By Amy Silverman
By Olivia LaVecchia
By Monica Alonzo and Stephen Lemons
By Chris Parker
By Michael Lacey
By Weston Phippen
Eagle Scout Hunter was still in the Bullhead City jail when this happened, and under oath he contradicted the police and confirmed the desperate paraplegic's final act in custody.
Once hospitalized, it took four months before West was released.
The attorney for Bullhead City actually argued to the judge that West's long hospital stay was his own fault because the cripple continued to smoke in bed against his doctor's advice.
West's other attorney, Jim Hill, made short work of this legal theory. His client, after all, not only suffered from an acute break in his leg but also "ecchymosis of his scrotum" and "decubitus of the sacrum."
In other words, said Hill, officers Roper and Brown had kicked the paraplegic in the groin and stomped his broken spine.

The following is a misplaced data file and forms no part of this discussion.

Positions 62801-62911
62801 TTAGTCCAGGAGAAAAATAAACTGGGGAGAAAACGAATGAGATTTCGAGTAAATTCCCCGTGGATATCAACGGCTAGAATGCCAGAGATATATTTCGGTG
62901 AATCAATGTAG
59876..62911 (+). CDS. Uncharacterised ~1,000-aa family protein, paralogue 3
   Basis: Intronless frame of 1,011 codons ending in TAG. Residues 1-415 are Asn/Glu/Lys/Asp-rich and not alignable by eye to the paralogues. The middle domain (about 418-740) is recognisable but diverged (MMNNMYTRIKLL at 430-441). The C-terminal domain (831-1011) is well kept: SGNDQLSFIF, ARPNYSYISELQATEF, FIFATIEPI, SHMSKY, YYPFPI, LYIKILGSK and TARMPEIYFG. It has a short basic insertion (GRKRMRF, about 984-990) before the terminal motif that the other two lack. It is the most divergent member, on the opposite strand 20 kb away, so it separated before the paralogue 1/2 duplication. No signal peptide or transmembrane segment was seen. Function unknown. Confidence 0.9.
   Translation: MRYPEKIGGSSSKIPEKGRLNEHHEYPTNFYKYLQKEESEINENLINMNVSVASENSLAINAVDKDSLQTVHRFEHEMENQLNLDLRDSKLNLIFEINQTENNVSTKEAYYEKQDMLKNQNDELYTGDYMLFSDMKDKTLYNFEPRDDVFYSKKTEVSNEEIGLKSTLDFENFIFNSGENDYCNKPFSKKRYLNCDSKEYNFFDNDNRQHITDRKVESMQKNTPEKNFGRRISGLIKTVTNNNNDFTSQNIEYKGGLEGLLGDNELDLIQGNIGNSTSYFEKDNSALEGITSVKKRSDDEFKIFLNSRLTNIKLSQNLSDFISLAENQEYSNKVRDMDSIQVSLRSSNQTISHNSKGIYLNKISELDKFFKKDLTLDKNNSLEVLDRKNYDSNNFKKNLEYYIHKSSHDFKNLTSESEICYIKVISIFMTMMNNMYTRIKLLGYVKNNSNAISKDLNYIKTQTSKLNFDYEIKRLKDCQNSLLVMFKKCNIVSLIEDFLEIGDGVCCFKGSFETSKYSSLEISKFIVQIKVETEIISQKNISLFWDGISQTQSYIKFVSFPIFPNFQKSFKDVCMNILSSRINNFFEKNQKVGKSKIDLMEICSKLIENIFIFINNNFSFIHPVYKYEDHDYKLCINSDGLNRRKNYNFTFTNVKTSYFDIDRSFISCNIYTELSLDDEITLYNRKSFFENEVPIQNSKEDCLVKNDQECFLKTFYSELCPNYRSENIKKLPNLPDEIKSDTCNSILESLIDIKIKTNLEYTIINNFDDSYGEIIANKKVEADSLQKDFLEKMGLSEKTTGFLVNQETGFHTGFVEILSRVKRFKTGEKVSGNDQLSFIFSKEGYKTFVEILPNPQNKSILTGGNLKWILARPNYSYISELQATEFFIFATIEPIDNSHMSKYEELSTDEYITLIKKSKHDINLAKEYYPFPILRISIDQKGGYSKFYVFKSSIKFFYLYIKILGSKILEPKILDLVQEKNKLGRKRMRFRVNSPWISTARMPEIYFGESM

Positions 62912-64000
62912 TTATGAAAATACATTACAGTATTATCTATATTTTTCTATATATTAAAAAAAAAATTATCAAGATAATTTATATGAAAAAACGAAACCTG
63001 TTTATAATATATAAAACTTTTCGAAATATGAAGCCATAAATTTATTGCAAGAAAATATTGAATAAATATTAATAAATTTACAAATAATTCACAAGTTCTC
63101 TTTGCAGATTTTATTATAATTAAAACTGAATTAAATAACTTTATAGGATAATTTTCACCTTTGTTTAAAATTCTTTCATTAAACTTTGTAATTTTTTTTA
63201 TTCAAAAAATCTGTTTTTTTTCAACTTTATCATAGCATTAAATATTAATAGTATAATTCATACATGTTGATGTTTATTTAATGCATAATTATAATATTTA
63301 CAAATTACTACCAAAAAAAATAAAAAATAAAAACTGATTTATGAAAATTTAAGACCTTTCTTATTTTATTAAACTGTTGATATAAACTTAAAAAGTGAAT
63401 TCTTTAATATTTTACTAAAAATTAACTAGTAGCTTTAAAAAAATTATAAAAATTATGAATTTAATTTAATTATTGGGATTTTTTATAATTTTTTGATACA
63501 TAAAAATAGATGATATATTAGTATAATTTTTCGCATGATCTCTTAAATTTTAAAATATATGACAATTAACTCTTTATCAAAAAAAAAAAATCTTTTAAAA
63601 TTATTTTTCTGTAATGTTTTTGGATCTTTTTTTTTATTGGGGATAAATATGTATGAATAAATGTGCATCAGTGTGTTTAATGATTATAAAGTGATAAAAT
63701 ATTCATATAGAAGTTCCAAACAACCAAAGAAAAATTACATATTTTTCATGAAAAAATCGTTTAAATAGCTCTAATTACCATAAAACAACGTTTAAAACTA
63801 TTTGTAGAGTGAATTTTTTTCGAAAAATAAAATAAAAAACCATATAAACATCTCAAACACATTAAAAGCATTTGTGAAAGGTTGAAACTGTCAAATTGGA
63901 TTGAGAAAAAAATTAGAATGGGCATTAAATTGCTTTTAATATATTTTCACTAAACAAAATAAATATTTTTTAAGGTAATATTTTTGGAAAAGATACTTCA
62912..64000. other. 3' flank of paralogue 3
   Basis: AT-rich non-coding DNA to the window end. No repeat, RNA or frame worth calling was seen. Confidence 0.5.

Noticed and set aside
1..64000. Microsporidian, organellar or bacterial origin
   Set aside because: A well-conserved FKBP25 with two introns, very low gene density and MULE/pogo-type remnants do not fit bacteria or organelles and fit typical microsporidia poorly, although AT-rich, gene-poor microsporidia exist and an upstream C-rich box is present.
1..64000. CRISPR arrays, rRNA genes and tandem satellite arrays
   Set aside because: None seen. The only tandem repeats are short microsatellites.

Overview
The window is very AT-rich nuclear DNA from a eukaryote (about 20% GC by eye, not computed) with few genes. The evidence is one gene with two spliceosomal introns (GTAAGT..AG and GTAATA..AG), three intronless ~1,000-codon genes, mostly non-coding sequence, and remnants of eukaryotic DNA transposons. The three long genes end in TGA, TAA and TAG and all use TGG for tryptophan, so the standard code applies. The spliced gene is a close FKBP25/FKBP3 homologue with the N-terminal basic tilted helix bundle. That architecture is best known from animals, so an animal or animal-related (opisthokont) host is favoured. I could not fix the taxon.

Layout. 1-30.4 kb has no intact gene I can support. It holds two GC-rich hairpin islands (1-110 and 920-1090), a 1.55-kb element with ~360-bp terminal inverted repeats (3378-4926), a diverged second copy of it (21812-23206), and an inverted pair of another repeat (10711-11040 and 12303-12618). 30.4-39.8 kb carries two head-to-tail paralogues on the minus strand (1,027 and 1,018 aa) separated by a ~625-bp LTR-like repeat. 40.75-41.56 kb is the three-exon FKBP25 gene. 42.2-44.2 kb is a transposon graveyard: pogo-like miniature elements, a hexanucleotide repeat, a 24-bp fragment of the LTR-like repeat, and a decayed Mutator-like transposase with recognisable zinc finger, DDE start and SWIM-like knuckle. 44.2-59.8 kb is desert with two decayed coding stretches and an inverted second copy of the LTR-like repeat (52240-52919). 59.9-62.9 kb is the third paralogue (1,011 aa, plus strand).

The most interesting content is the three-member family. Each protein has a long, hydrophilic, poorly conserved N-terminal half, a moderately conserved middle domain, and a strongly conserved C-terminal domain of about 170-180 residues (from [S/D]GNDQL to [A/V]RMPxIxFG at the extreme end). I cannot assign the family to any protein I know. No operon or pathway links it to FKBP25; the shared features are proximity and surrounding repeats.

It took $66,000 in medical bills before Steve West could be returned to his wheelchair.
After such a staggering litany of abuse, I wondered how McGillicuddy would conclude his remarks to the judge. How do you explain such cold-blooded behavior? The answer is, you cannot.
The best you can do is sort out the lies from the truth. McGillicuddy finished by repeating West's comment after he had been knocked out of his wheelchair.
"Go ahead," West had told the cops. "Beat up a cripple."
Hearing once again West's pathetic taunt, Officer Ted Roper's face lit up the courtroom with a huge grin.
To be continued